The guy who was shot was clearly backing away for 4 seconds before the guy shot him. You need to watch the video again. Obviously the police saw the same thing or else the shooter wouldn't be in jail.
agreed.  seems pretty clear the guy who did the shoving was not moving in to continue the assault even before the gun was drawn  and as I see that video yet again, it sure seems like that guy was really quick to pull that gun and shoot -- like he was looking for an opportunity/excuse to shoot someone. 

his past history regarding his fanaticism over handicapped parking (and other issues) suggests he was just looking to get into a confrontation to use his gun.

I don't know how you can come to this conclusion. He was clearly continuing forward, pulled his pants up, and was ready to continue striking him. A kick to a person on the ground can be lethal. Drejka's gun saved him from further damage for sure.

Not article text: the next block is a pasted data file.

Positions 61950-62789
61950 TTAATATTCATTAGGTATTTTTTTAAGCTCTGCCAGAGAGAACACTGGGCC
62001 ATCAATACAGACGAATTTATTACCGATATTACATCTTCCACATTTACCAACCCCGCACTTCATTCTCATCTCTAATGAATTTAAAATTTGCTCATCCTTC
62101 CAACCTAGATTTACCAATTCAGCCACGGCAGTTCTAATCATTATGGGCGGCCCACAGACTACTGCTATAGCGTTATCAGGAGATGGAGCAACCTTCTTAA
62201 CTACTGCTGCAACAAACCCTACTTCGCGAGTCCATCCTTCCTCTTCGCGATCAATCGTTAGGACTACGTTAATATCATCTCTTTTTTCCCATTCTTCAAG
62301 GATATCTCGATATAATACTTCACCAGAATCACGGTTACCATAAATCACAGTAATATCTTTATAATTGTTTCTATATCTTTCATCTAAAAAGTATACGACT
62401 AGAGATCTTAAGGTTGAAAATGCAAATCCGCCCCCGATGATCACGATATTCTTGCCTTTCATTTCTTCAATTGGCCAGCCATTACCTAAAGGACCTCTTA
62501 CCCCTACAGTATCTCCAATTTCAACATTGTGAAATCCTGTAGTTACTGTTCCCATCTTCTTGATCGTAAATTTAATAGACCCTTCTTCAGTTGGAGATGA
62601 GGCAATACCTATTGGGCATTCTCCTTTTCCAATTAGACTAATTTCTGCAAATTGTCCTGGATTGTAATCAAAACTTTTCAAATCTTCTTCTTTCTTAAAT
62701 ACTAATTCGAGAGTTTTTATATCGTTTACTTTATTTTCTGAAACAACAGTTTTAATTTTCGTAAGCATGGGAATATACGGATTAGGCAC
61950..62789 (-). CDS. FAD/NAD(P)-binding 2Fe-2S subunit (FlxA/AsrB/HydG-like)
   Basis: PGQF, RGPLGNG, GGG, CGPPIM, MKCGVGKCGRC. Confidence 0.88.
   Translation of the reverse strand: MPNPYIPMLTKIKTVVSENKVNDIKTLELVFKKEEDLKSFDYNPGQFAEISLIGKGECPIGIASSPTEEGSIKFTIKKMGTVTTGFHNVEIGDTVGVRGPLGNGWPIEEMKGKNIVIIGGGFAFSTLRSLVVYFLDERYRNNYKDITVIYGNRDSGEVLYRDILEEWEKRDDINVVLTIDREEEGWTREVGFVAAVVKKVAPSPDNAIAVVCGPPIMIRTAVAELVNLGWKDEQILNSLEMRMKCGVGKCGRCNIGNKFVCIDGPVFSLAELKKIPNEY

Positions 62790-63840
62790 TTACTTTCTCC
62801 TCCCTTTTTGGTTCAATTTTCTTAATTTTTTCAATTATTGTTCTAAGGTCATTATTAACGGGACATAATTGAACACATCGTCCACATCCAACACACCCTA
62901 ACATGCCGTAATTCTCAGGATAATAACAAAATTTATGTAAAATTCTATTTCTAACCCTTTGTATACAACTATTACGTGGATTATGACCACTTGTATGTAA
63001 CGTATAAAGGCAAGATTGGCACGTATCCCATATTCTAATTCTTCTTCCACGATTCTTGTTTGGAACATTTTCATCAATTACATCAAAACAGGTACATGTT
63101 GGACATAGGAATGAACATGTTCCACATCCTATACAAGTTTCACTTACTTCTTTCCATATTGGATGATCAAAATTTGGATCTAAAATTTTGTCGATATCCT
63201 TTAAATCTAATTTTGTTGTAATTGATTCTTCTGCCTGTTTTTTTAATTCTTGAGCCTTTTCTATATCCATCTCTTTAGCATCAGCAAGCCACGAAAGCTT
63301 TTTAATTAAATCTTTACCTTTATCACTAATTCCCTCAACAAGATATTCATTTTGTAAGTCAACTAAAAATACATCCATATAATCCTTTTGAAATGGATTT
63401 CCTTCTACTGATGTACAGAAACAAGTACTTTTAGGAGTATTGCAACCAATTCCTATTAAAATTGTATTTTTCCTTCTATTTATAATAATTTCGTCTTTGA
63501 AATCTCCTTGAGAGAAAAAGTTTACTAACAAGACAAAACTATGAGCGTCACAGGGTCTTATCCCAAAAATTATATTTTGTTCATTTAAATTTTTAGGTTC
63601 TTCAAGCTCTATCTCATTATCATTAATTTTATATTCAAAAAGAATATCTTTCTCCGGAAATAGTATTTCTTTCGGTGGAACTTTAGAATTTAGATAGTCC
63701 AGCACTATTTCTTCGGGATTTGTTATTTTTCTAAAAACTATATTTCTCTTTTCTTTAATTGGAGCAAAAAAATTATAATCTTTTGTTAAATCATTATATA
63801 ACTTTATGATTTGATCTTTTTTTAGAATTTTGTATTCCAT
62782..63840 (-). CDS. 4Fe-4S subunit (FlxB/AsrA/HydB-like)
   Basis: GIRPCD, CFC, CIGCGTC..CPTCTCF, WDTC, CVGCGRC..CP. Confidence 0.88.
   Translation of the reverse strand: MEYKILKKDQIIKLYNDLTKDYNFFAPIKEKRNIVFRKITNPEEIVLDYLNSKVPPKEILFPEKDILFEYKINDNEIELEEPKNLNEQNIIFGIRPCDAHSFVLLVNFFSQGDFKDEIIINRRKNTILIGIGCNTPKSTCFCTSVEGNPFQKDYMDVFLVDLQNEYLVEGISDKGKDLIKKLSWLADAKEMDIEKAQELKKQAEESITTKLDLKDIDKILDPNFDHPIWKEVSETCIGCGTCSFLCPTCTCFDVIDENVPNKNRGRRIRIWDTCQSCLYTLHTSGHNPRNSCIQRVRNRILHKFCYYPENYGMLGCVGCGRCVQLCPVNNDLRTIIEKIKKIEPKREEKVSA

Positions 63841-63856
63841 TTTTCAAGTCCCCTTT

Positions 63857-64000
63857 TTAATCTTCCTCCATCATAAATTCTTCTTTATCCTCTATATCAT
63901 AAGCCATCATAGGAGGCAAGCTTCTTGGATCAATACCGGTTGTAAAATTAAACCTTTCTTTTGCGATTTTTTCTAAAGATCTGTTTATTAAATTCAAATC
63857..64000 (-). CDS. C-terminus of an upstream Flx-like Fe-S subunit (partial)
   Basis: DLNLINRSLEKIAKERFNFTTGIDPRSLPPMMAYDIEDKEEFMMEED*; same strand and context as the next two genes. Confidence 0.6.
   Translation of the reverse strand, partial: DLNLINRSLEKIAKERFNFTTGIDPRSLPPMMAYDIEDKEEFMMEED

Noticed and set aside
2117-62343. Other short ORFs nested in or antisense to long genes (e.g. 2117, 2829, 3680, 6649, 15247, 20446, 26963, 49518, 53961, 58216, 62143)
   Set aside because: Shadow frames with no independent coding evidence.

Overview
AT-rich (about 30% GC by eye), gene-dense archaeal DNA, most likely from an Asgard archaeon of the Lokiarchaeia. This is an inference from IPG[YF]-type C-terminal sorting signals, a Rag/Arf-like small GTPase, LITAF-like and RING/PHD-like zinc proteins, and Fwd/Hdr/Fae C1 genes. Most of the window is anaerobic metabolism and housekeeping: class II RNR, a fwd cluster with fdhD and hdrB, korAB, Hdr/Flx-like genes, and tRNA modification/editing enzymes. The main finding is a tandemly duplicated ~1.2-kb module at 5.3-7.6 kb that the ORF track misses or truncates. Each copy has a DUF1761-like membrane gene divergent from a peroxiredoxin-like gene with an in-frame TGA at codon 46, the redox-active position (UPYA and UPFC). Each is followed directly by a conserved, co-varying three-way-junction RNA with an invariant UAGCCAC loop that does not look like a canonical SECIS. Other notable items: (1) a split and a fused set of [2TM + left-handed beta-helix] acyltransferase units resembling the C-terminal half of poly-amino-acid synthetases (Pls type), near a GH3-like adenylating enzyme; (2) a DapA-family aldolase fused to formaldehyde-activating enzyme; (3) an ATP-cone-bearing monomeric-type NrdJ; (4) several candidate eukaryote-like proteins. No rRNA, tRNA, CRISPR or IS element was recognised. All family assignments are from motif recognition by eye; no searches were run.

All of the other stuff is irrelevant as we saw with Zimmerman. No amount of verbal harassment can justify assaulting someone in the legal system.
Talk about misinformation. I said the police agreed. I guess I should have said the justice system? I mean, who do you think did the investigative work and brought their work to the prosecutor who issued the warrant? The Pinellas County Sheriff office did. The police.

The police didn't arrest him right away due to his claim of stand your ground. They then investigated the matter and found some proof that Stand Your Ground protocol was not met. Hence, the arrest. Thishas nothing to do with political pressure. There's no evidence of that whatsoever. That's just your opinion.

And yes, he still might get off but in that video it is pretty evident the mann was retreating and the shooter fired anyway. If the person retreats in a confrontation and the person with the gun shoots, Stand Your Ground doesn't pertain